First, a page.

Part 2: Events and Relationships
This blog post is supposed to be about how to get creative during Advent in regard to special events and our relationships. And I have to say, this is a tough one. I think the tendency is to try too hard to do too much and make things too special. We set ourselves up for frustration and disappointment, not to mention stress. So here are just a couple of ideas for how to move through Advent and into Christmas with grace and attentiveness.
Make your choices. In most cases, I’m really not obligated to attend a holiday function. I may feel that it’s the right thing to do, but there’s so much going on this time of year, I can’t go to every concert and party. If I have children in school, of course I try to attend the programs that involve them, but in some families, especially if multiple schools are involved, parents and grandparents have to split up to cover all the events. If that’s the case, then just plan how to do that. Some of us have obligations in our church community. But even there, I can choose not to attend every service and not to volunteer to help with every event, whether it’s the seasonal concert or the annual charity bake sale. Better to choose one or two things, and give myself to them fully, than be rushing around and not in the best mood.
Relationships are complex and tricky even on ordinary days; add a holiday season, and all those quirky personality traits become annoyances, and the conflicts simmering beneath the surface can rise to a full boil. And usually the answer isn’t to buy major, expensive gifts, which most of us can’t do anyway. Most of the people in my life either have everything they need, or what they do need is major and not anything I can buy for them. Sometimes we regard gift giving as the one solution that is supposed to fix everything, and it just doesn’t work that way.
I am so not an expert in the relationship department, but here’s my one suggestion to try on your relationships during this holiday time of year: ask people what they need and what they want from you. Grandma probably doesn’t want another pretty vase; she’d rather you come over and have coffee with her and a nice long, uninterrupted visit. You’re not that great at choosing clothes for your sister, anyway; what she’ll cherish is the afternoon the two of you drove to that little town with all the antique shops, or the evening you went together on the tour of Christmas lights or decorated Victorian homes. You may have several good friends, and you can’t afford to buy gifts for each one, so you throw a little party instead—with nothing but popcorn, hot cider, and a double feature of classic films—Christmas movies or something else.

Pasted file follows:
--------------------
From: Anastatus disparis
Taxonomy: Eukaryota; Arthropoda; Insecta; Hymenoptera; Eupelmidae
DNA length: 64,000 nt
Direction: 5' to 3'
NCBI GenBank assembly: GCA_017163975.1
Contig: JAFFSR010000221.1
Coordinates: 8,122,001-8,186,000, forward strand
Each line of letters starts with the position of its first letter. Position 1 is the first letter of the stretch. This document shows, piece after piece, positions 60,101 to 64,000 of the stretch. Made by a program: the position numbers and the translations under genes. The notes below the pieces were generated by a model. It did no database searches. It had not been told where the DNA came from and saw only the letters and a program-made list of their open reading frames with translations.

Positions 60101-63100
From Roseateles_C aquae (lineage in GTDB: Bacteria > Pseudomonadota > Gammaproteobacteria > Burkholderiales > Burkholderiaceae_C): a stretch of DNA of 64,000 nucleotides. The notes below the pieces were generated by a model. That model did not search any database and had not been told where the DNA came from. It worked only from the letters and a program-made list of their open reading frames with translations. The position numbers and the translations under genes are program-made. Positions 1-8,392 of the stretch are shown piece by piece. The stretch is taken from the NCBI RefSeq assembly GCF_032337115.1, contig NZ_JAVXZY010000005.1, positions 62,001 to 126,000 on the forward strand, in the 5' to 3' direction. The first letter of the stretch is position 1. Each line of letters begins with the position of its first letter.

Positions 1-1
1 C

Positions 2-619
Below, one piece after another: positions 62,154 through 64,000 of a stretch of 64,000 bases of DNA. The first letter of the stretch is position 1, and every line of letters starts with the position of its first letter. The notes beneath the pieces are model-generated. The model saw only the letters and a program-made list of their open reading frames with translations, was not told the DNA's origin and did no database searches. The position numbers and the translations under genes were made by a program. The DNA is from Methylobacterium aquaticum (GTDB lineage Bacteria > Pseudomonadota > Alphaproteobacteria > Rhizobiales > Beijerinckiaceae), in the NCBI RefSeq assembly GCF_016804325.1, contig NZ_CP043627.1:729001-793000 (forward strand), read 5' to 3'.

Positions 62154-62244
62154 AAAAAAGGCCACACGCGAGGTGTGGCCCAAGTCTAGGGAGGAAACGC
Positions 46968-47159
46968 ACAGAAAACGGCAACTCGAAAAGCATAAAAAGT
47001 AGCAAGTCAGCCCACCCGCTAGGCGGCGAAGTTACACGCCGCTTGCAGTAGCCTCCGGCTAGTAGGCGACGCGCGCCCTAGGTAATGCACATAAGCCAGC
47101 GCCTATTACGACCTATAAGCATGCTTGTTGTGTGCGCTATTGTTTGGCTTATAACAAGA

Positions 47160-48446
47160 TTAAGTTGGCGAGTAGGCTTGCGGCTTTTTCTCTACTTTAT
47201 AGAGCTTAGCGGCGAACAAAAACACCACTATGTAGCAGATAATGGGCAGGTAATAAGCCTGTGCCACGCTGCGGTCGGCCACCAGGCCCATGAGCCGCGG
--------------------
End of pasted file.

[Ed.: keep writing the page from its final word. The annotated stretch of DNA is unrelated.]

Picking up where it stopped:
Don’t apologize if you can’t spend time with every person or buy all the gifts you’d like to buy. Apologies make people feel uncomfortable. The people who really care about you will understand that your budget is tight or that illness in the family has curtailed your social schedule this year. In some cases, it might be more enjoyable to plan a date with a friend after the flurry of holiday madness; send her an e-mail to set up a time after the first of the year, when both of you are not as rushed and can enjoy the time better.
Take advantage of events in your faith community. Sometimes we are too worried about church obligations to notice the opportunities right where we are. This year, my church has several projects going that benefit people who are homeless and/or hungry, including families at a neighborhood elementary school. Simply by participating in any of these projects, right in my faith family, I am doing what is important to me, and I don’t have to come up with a plan of my own. Most faith communities have celebratory meals and other events during the holidays, and we can spend time with people we love in the context of the larger group; we can visit with neighbors without anyone having to arrange a separate appointment. In the early Church, gathering regularly met many needs, including worship, prayer, counseling, and getting physical aid. Our faith communities continue to accomplish all of these things. Can we relax and enjoy these opportunities?
Use this Advent season to listen to those you love. Allow your attention to fuel creative love.
Questions you might consider:
- In what ways do I tend to add fuel to the holiday combustion of stress, fatigue, and guilt?
- Which events are most important to me this year? How can I say no to the rest?
- Which relationships do I most want to nurture during this Advent? What simple plans can I make to do that?
- To which ministry, whether in my church or elsewhere, would I like to lend my support?